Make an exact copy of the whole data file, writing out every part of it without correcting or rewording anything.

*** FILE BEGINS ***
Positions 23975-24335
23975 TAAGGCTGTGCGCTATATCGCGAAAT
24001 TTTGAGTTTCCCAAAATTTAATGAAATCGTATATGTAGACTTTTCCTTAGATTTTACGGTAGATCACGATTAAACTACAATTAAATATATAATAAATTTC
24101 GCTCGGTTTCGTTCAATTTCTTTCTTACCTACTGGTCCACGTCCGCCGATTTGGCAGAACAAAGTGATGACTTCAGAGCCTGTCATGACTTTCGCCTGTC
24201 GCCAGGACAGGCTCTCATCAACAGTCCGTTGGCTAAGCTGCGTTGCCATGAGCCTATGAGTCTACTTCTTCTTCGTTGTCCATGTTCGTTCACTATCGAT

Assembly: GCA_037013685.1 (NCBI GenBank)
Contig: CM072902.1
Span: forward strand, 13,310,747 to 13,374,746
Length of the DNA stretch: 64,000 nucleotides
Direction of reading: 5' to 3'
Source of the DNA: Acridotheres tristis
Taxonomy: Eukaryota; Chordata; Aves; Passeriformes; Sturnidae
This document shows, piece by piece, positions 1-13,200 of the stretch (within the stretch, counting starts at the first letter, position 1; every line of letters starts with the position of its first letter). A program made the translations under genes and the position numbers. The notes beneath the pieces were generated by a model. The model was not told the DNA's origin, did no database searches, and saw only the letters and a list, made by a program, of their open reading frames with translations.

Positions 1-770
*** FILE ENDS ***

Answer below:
Positions 23975-24335
23975 TAAGGCTGTGCGCTATATCGCGAAAT
24001 TTTGAGTTTCCCAAAATTTAATGAAATCGTATATGTAGACTTTTCCTTAGATTTTACGGTAGATCACGATTAAACTACAATTAAATATATAATAAATTTC
24101 GCTCGGTTTCGTTCAATTTCTTTCTTACCTACTGGTCCACGTCCGCCGATTTGGCAGAACAAAGTGATGACTTCAGAGCCTGTCATGACTTTCGCCTGTC
24201 GCCAGGACAGGCTCTCATCAACAGTCCGTTGGCTAAGCTGCGTTGCCATGAGCCTATGAGTCTACTTCTTCTTCGTTGTCCATGTTCGTTCACTATCGAT

Assembly: GCA_037013685.1 (NCBI GenBank)
Contig: CM072902.1
Span: forward strand, 13,310,747 to 13,374,746
Length of the DNA stretch: 64,000 nucleotides
Direction of reading: 5' to 3'
Source of the DNA: Acridotheres tristis
Taxonomy: Eukaryota; Chordata; Aves; Passeriformes; Sturnidae
This document shows, piece by piece, positions 1-13,200 of the stretch (within the stretch, counting starts at the first letter, position 1; every line of letters starts with the position of its first letter). A program made the translations under genes and the position numbers. The notes beneath the pieces were generated by a model. The model was not told the DNA's origin, did no database searches, and saw only the letters and a list, made by a program, of their open reading frames with translations.

Positions 1-770